Fighting Chance

In the ring with Karyn Kusama, the Ladue-bred writer/director of Girlfight

 Girlfight, written and directed by Karyn Kusama, has already generated such a buzz in the movie biz -- it was awarded both the Director's Prize and the Grand Jury Prize at Sundance in January and the Young Cinema Award at Cannes in May -- that it's as if the film is already a huge hit. Ladue High grad Kusama, St. Louis-born and raised, is in town for a special screening at the Tivoli Theatre, and she thrills to see the poster for Girlfight in the theater's lobby with the words "Coming Soon." However, it is also a sobering reminder that her first film hasn't yet been released to the general public. Despite all the critical acclaim Girlfight has received, there remains the question of whether it will connect with a mass audience.

Girlfight has the look of a champion. First-time actress Michelle Rodriguez gives a mesmerizing performance as Diana, a high-school delinquent filled with pent-up rage who smolders on the screen like the young Brando. When Diana gets mad, which is often, she hits people. She hides the pain of a motherless child: Her mother is dead, her father uncaring. Her younger brother harbors conflicted feelings of awe, fear and affection for her. Diana has a future as bleak as the deteriorating surroundings of Red Hook, N.J., where she lives.

On an errand for her father, Diana goes to the gym where her brother is taking boxing lessons. The father wants to toughen the slight, artistic son for the hard world; he has no such considerations for his troubled daughter. In the dirty, sweaty, proto-masculine environs of the boxing gym, Diana glimpses salvation. She returns and eventually coaxes her brother's trainer, Hector (brilliantly portrayed by the veteran character actor Jaime Tirelli), to teach her the ways of the ring.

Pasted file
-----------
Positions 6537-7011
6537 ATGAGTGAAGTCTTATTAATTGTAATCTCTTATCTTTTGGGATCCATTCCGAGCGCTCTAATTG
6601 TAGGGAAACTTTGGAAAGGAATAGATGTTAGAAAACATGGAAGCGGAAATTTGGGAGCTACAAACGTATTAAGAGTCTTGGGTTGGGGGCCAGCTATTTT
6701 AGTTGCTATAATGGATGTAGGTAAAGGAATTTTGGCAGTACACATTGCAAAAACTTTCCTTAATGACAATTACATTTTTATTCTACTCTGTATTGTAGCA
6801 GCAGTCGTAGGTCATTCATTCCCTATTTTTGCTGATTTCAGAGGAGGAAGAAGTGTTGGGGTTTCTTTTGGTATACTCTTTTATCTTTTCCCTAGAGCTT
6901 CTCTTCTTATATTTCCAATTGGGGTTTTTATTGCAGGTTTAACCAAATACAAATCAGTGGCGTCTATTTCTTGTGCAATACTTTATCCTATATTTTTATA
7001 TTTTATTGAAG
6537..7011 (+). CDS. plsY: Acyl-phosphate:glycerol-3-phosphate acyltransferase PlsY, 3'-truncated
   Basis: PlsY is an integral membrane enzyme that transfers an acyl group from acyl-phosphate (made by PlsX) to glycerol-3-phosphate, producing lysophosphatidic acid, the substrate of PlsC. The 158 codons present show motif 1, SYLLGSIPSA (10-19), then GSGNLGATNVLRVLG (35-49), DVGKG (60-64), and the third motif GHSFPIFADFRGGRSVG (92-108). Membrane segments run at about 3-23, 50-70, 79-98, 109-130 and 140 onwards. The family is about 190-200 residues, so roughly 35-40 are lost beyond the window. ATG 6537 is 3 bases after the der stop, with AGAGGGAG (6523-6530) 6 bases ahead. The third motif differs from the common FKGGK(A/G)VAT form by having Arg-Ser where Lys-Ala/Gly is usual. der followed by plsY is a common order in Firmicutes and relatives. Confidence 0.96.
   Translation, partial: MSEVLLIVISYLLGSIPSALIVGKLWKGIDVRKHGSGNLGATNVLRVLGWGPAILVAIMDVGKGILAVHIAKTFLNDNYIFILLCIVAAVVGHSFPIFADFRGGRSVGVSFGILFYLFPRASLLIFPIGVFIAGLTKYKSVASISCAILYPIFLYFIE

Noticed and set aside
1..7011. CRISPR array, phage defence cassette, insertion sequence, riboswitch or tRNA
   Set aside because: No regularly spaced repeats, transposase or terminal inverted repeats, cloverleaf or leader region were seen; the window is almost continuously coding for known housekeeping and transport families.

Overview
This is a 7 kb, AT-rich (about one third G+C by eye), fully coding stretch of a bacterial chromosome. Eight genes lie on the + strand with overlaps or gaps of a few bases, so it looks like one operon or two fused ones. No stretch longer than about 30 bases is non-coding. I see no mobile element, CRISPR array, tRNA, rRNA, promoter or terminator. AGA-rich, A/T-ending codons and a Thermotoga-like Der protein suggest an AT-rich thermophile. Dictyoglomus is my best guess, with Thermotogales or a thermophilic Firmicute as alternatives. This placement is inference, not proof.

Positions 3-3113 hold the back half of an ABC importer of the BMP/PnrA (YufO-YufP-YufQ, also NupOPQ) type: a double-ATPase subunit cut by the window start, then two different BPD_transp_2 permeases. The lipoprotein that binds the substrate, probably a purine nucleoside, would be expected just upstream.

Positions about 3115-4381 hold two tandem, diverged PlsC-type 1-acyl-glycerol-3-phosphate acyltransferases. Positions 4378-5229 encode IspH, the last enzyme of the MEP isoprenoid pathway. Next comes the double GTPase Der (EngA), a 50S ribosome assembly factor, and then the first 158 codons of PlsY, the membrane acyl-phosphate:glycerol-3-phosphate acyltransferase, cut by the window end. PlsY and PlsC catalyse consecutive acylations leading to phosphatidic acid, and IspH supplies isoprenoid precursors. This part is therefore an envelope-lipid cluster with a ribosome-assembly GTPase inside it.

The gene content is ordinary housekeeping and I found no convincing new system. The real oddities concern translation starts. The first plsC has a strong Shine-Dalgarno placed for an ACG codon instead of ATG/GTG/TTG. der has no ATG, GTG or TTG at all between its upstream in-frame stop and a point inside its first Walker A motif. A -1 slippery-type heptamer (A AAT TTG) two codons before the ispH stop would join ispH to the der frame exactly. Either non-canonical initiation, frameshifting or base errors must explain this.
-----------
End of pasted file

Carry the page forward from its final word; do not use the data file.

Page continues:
Writer/director Karyn Kusama, a St. Louis native, instructs Michelle Rodriguez in the ring during the making of Girlfight.
Abbot Genser
Writer/director Karyn Kusama, a St. Louis native, instructs Michelle Rodriguez in the ring during the making of Girlfight.

What follows, Kusama acknowledges, is a conventional screen narrative. Kusama describes it: "The everyday guy makes good, the triumph over adversity, the working-class-hero story -- all that is very much a part of Girlfight's traditions. But it's just -- sadly -- made fresh because it's a female protagonist. But the story itself, the linearity of it, is so commonplace, which is kind of interesting to figure out: 'How do I make this fresh? How do I inject this with style?'"

With a 24-day shooting schedule and a minuscule (by American film standards) million-dollar budget, the way Kusama, cast and crew solved those dilemmas belongs under the heading of "minor miracle." Girlfight, for all its conventions, is remarkably compelling. The characters are fully formed and win the audience's sympathies. The film has a great look, from Rodriguez and Santiago Douglas (playing the love interest, Adrian) -- who are two of the more gorgeous couples to yearn for on the big screen in recent years -- to the squalid integrity of the gritty gym and the industrial urban landscapes, to the intense, concentrated focus Kusama brings to scenes in the ring. Girlfight isn't flawless, but it delivers its emotional power with honesty and conviction rather than sentimentality and formula, as do too many American movies.